Dolphins Hall of Famer Nick Buoniconti passed away Wednesday at the age of 78, ending a years-long struggle with dementia.
There was also the likelihood that the Dolphins legend had CTE caused by an estimated half-billion hits to the head suffered during a football career that began at age 9 and continued until he retired from the Dolphins in 1976 at age 36.
Convinced that “CTE has taken my life away,” Buoniconti pledged his brain to science, a fitting final act for a man who dedicated half his life championing scientific research in his quest to cure for paralysis after son Marc was confined to a wheelchair, the result of a neck injury suffered on the football field.
After his final NFL game, Buoniconti dropped to his knees, kissed the ground, “And thanked God that I’d never gotten seriously hurt,” he once told Sports Illustrated. “Fourteen-year career? I could’ve been maimed.”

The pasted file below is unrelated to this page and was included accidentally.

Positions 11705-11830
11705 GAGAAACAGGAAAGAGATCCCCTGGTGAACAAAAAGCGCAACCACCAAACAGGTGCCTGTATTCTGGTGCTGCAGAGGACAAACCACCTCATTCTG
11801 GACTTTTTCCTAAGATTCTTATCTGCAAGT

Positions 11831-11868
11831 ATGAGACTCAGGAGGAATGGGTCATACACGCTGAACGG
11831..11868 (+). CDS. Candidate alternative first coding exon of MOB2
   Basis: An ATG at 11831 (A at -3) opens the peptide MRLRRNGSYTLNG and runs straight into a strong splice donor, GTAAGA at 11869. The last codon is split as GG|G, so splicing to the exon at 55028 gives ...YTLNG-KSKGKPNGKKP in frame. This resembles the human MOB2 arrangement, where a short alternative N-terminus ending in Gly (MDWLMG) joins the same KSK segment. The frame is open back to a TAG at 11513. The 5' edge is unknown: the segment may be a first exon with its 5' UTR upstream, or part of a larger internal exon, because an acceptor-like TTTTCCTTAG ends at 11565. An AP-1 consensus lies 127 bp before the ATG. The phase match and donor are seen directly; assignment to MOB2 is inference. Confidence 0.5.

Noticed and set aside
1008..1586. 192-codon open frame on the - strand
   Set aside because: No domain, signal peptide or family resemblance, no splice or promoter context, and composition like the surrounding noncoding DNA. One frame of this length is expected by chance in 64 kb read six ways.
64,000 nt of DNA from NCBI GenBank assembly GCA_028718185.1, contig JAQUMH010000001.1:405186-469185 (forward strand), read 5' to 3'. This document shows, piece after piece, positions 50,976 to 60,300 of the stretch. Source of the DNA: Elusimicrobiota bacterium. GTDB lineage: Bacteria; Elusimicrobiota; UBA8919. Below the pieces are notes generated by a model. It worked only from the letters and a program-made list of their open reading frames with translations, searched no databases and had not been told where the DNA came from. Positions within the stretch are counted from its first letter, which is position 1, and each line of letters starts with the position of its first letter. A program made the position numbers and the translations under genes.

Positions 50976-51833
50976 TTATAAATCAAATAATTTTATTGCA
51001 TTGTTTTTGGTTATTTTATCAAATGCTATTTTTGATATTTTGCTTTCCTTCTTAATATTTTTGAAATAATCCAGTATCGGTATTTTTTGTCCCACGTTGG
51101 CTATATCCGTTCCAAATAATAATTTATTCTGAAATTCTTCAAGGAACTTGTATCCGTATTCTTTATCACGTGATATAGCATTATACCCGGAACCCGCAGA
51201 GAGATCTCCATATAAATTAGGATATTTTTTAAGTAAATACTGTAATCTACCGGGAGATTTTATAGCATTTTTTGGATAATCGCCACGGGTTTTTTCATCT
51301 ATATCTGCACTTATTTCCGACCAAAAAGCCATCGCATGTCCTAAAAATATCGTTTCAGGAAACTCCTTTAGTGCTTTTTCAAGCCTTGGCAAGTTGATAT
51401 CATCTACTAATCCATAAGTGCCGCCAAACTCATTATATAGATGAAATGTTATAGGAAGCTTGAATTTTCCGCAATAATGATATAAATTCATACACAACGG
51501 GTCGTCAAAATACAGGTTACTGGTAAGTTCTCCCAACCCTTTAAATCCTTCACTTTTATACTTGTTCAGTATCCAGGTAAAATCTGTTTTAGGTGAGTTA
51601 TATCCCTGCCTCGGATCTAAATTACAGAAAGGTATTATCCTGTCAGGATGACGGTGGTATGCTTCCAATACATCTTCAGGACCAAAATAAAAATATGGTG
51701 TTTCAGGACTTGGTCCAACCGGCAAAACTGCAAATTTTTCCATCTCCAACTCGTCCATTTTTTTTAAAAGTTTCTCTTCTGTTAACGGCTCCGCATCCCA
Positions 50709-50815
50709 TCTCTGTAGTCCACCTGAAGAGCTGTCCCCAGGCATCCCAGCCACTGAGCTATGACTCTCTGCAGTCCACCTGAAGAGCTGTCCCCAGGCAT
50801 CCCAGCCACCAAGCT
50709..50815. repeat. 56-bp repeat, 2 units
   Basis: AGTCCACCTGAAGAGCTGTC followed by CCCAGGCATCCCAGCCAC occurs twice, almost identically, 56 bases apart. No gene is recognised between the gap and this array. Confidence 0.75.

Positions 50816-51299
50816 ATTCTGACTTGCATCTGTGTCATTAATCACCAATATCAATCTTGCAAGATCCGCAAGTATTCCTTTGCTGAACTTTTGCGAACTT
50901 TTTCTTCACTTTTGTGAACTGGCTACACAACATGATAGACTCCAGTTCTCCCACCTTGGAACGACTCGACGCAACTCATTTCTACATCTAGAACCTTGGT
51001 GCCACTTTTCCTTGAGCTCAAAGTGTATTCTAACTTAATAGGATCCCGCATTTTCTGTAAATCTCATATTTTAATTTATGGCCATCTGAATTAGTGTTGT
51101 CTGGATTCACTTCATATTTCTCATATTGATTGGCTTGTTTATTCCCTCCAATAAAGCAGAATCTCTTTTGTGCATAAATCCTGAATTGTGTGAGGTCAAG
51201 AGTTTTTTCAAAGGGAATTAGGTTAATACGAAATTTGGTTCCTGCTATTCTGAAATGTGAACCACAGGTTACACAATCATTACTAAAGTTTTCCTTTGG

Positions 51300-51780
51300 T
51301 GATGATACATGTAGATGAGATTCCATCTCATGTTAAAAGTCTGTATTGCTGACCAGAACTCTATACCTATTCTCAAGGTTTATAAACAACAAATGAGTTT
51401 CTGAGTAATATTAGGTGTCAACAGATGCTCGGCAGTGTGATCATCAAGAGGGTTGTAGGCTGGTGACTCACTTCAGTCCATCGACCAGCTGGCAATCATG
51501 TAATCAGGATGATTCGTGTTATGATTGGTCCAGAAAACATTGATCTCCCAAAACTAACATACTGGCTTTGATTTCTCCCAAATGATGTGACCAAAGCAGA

It would take decades before the true cost of those 14 years would reveal itself. With it, Buoniconti embarked on a rare public battle, including a deeply personal, 75-minute HBO documentary in which football fans saw this once-fiery Italian struggling with the simplest of tasks and, compounding matters, still cognizant that it wasn’t supposed to be that way.
Drawing parallels to his situation and Marc’s, Buoniconti said, “We’re both, in a way, paralyzed. I’m paralyzed because I can’t do the basic things in life. It’s not pleasant to think about where my life is going to take me.”
The man who once refused to blame football for his son’s condition had come full circle regarding his own, saying, “I’m positive of that … football caused this.”
Buoniconti recalled playing a significant portion of the Super Bowl following the 1971 season in a daze after getting knocked out, but who’s to say whether those seven seasons in Miami would have made a difference in what rightfully would have been his golden years?
“When we were growing up, football gave everything to us,” Marc told HBO. “And then look at what it did to me. And now look at what it’s doing to him.
“I mean, do you love the game? Hate the game? Do you love it and hate it?”